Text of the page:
Free Nightingale by Juliet Waldron

Book: Nightingale by Juliet Waldron Read Free Book Online
Authors: Juliet Waldron
"Is something more upsetting you, making you unhappy? I only ask this because my grandfather would. It is often the case with this sort of illness."
    "I can't think of anything." Klara feared returning to the confessional mood of yesterday.
    Akos' hazel eyes turned sorrowful. Of course, he knew she wanted to reestablish distance between them, but the knowledge hurt him. Klara didn’t want to talk anymore about Oettingen, though. She was frightened of the decision she had made. And any day now her master might arrive in Vienna.
    After quelling the Polish insurrection, Max had been delayed, first by some unspecified indisposition of his own and then by two enormous winter storms. Usually he arrived in Vienna at Christmas, but it was almost Carnival now and still he hadn't come. During his prolonged absence, Klara had imagined that she could stiffen her resolve and leave Vienna, from the scene of those fairy tale successes which had made her the toast of the Imperial Court. As petrifying and ultimately depressing as the notion was, she knew it would be the only way she could escape.
    The last years had witnessed several attempts at rebellion, followed by demeaning surrenders to his jaded voluptuary's tastes. Submission was always followed by a time of luxury, and, yes, to a time of lust. There was a surfeit of physical pleasure, wonderful presents, stellar parties and dances, evenings when she sang for his friends and was everywhere worshipped like a goddess. Every material delight was provided when she acquiesced. Max was truly a formidable opponent. Besides his power to command, he engaged her mind. He could talk authoritatively to Klara about all sorts of things, from politics, to the history of the warring Habsburg Empire, to the aesthetics of his magnificent collection of paintings, or about the plays, ballets and operas which they saw together. Sometimes, though, with no warning, Max swung from lover/teacher to lecturing father. Even worse than that were his occasional moods of cruelty, in which he let Klara know that he considered her little more than a pretty pet.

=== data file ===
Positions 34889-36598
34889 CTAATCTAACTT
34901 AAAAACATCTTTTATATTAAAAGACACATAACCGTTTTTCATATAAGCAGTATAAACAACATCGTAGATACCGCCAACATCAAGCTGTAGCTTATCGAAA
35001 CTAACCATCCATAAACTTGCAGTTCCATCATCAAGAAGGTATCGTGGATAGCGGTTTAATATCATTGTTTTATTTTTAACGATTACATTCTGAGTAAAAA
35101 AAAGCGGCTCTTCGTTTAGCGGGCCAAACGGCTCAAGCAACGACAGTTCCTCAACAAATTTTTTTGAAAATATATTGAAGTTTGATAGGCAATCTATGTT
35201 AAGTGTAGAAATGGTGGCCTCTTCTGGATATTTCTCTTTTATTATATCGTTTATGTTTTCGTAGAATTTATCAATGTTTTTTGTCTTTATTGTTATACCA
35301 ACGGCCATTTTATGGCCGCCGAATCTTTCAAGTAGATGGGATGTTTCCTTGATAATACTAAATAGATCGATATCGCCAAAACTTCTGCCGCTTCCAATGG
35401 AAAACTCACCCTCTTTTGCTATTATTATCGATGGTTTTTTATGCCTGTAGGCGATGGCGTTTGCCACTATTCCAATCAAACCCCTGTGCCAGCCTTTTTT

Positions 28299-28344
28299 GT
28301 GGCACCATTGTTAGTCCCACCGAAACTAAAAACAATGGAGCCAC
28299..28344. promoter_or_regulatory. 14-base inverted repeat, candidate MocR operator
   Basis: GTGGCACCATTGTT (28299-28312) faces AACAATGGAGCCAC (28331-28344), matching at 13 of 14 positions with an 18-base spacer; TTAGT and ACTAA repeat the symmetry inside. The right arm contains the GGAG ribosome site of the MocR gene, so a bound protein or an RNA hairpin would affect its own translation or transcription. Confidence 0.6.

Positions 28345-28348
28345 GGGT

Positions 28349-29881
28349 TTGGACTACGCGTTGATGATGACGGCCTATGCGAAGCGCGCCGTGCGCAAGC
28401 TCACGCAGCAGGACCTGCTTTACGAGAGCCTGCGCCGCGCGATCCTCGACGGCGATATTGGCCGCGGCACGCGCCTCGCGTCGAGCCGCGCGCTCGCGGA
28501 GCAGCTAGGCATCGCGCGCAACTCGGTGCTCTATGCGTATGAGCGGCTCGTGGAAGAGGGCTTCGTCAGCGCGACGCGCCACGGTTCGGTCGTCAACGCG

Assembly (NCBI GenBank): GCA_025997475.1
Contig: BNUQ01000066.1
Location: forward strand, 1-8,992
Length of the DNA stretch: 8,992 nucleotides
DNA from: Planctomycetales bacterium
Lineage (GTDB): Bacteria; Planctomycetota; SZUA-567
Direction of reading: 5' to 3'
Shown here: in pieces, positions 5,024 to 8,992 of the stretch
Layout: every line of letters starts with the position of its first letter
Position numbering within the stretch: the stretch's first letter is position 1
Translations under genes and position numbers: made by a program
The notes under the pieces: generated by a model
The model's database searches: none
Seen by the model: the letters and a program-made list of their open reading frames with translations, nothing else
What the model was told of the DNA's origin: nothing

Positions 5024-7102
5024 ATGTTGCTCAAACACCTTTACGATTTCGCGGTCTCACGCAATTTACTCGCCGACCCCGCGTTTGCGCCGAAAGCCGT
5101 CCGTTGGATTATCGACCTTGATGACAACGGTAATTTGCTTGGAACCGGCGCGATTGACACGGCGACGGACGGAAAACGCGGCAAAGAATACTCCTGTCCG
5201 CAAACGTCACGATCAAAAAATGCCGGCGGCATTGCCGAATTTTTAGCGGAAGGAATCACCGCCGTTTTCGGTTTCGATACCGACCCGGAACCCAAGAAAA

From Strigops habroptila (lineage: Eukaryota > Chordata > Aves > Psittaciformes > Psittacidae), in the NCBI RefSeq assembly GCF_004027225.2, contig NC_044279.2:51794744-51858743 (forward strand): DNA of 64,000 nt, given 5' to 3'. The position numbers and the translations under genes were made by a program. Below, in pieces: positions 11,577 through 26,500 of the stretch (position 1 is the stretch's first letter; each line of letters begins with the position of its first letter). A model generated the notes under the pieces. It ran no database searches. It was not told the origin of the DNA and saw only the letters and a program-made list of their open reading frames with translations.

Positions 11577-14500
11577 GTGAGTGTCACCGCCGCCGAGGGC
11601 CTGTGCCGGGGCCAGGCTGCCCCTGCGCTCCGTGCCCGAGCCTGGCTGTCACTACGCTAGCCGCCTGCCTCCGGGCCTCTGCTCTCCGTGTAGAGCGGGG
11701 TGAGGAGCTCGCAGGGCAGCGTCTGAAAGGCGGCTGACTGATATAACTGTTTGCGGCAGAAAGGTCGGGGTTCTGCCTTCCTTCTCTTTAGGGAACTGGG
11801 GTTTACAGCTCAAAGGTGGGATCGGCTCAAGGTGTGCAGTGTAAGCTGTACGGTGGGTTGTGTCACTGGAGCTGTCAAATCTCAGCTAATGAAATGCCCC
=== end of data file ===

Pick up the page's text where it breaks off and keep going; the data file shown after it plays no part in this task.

As soon as Max went away, going to one of his country estates or away again upon the Empresses' business, Klara would be wracked by guilt. She'd say hundreds of rosaries, light candles, and go heavily veiled to confession at churches on the outskirts of town, the poor ones, like Saint Mark's. It was unbearable to think that any priest whom she might know socially would be one to whom she had confessed. Ever since the delirium with Giovanni, when she'd learned that Max viewed himself as her keeper, her sensitive heart grieved ever more deeply for the sins she continued to commit.
    "He doesn't keep his women all penned up together like a Turk, but he's a damned wicked Pasha all the same." She’d wept those words to Liese after Max had gone away last spring. "I'm to be all his, but he'll never be mine. I'm just a toy with which he diverts himself when he's in town. He could throw me away next week if he fancied debauching another young singer, and he’s cold enough to do it. Damn his black heart!"
    "Oh, mistress! Debauch? No! Hush. Don't talk like that! Count Oettingen adores you." Liese loved Klara, but she was also the Count's servant, and she always sprang to his defense. "He'd never do such a thing. Why, darling, look at the pearls he brought you, at how he's taking such good care of your pretty white ponies. As for the rest, well, don't forget, love, you'll always be twenty-five years younger than he is."
    Klara had sighed as she impatiently pushed her servant's plump, enclosing arms away. It was true, but no matter what privation she suffered as a result, she couldn't much longer endure living in this gilded box Max had built for her.
    And now here came Herr Almassy, with his wise and beguiling eyes, with his tender, mesmerizing touch, who somehow seemed to understand everything. Her evasion just now had hurt him. Yes, it had. And why? Because he cared

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